About Microscopic colitis
Microscopic colitis is a disorder characterized by intermittent to chronic watery non-bloody diarrhea with a normal-appearing colon on colonoscopy or CT scan. However, upon biopsy of the colon, microscopic evidence of inflammation can be observed; hence the term microscopic colitis. Pathologically, this inflammation is characterized by inflammatory immune cells called lymphocytes or the deposition of a type of material along the lining of the colon called collagen, giving rising the two distinct subtypes of microscopic colitis called lymphocytic colitis and collagenous colitis.
What causes microscopic colitis?
The incidence of microscopic colitis is rising. It has been estimated that 10–20% of all cases with chronic non-bloody diarrhea are due to microscopic colitis. The disorder is likely caused by multiple factors including but not limited to genetics and possible drug exposure.
- A genetic basis for microscopic colitis is suspected, but further studies need to be performed to establish this hypothesis and, if found to be true, to identify the genes responsible for increased risk for developing the disease. A high proportion of microscopic colitis patients also have associated autoimmune disorders with a genetic basis including celiac disease, arthritis, thyroiditis and type I diabetes mellitus. Thus, microscopic colitis may be considered potentially an autoimmune disease.
- Although not definitive, a variety of drugs have been considered possible triggers for microscopic colitis such as non-steroidal anti-inflammatory drugs (NSAIDs, such as ibuprofen and naproxen) and proton-pump inhibitors (PPIs, such as Prilosec, Nexium and Protonix), but are unlikely to be the sole cause given their widespread use in the general population.
How is microscopic colitis diagnosed?
Because the gross appearance of the mucosa is most often normal, the diagnosis of microscopic colitis depends on the histological examination of colonic biopsy tissue by a pathologist. If a patient is suffering from unexplained diarrhea, a doctor has to be aware of this condition and take biopsies during colonoscopy. Clinical symptoms include:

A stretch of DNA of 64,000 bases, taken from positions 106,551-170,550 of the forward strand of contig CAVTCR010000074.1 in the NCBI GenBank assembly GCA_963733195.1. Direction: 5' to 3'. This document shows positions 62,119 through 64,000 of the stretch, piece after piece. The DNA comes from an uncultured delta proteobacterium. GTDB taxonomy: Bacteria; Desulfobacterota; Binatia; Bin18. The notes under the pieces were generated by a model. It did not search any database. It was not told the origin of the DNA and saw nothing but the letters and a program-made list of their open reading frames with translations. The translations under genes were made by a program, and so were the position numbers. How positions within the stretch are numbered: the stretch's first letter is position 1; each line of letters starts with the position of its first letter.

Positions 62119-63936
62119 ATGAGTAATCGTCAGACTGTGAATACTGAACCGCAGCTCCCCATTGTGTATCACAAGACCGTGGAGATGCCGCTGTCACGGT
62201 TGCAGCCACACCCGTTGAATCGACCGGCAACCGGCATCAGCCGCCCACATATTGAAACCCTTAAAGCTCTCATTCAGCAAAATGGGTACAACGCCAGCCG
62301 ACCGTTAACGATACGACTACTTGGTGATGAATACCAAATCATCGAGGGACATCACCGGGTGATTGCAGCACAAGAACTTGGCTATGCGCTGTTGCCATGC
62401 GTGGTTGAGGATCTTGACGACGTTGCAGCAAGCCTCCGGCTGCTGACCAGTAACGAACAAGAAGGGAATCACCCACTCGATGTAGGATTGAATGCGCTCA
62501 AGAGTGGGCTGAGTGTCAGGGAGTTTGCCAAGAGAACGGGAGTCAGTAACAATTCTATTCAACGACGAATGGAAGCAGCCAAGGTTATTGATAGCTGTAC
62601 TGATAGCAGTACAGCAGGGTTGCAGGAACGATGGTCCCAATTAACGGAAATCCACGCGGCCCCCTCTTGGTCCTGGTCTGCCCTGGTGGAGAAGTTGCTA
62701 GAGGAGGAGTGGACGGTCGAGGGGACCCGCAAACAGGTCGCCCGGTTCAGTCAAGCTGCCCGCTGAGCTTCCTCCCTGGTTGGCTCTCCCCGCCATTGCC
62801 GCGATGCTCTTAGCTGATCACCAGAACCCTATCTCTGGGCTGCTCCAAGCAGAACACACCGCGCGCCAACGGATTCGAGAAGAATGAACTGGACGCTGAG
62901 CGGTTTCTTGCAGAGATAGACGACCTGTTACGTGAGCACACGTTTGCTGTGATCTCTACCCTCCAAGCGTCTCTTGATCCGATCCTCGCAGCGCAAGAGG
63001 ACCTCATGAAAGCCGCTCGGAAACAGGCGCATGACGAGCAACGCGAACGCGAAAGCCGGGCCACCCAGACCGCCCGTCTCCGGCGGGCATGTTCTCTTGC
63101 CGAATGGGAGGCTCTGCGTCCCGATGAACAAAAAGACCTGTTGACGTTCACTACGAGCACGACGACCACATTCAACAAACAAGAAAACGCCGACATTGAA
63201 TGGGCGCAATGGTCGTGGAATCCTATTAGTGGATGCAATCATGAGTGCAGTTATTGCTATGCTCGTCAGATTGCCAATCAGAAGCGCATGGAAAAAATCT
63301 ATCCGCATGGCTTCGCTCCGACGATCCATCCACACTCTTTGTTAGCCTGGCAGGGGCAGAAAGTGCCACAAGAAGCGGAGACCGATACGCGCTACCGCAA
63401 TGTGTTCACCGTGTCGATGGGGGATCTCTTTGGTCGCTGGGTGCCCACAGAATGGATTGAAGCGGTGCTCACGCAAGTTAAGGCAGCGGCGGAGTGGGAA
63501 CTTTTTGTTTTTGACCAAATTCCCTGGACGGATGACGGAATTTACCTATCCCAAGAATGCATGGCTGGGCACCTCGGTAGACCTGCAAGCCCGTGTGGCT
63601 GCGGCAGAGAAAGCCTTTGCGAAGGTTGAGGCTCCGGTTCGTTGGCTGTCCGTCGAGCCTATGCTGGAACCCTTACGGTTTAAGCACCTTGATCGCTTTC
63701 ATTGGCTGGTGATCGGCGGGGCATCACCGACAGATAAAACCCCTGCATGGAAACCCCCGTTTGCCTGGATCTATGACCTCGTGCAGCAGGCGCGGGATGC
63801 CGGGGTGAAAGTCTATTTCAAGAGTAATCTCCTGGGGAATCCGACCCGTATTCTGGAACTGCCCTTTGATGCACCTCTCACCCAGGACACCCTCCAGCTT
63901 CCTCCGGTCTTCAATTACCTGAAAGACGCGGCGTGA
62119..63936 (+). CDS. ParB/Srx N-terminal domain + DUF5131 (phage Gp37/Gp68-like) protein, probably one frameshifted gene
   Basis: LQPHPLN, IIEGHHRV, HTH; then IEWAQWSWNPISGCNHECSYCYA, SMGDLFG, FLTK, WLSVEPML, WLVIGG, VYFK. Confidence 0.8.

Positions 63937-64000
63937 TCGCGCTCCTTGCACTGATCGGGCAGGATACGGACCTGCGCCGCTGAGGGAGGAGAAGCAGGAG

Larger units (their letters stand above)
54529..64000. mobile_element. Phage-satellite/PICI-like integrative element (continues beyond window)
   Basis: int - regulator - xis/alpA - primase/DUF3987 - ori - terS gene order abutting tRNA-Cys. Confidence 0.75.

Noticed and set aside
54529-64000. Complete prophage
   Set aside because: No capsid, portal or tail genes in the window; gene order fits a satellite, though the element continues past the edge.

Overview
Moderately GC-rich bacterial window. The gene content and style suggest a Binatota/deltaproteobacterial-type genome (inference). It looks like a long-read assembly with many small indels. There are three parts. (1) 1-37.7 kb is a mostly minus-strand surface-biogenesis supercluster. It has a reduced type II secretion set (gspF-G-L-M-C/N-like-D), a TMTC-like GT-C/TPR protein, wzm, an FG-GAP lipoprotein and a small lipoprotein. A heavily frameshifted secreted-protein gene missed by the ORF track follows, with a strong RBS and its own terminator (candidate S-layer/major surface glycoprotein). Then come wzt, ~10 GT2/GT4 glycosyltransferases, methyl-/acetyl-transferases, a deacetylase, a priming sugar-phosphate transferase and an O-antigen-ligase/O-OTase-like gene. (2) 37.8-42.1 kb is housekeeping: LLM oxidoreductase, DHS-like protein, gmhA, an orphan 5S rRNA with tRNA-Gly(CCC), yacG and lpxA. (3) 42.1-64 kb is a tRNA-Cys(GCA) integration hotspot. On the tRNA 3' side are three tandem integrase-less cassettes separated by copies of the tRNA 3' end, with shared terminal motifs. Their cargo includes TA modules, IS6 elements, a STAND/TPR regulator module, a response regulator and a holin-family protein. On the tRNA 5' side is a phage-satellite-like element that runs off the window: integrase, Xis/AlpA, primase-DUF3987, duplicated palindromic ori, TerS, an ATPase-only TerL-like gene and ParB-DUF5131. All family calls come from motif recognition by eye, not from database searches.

- Watery non-bloody diarrhea
- Mild diffuse abdominal discomfort
- Generally no significant weight loss
- Negative work-ups for other causes of diarrhea such as inflammatory bowel disease (such as Crohn's disease and ulcerative colitis) as well as infections
How is microscopic colitis treated?
Microscopic colitis is often a challenging disease requiring individualized patient treatment programs with a strong long-term doctor-patient relationship, as patients often can have relapses of their symptoms and disease.
- Removal of potential medication triggers
Initially, our physicians will carefully review a patient's medication lists and medications suspected of contributing or exacerbating microscopic colitis such as aspirin, ibuprofen and naproxen will be discontinued if medically possible.
There are number of medical treatments that can be offered to patients with microscopic colitis depending on severity and duration of symptoms. Therapies range from simple antidiarrheal medications to non-systemically absorbed steroids or anti-inflammatory medications, to strong systemic immunosuppressive medications for patients with refractory or difficult to control symptoms.
How do I make an appointment with a microscopic colitis specialist?
How can I participate in a clinical trial?
What areas of microscopic research are being pursued at the Gut-2-Health Center?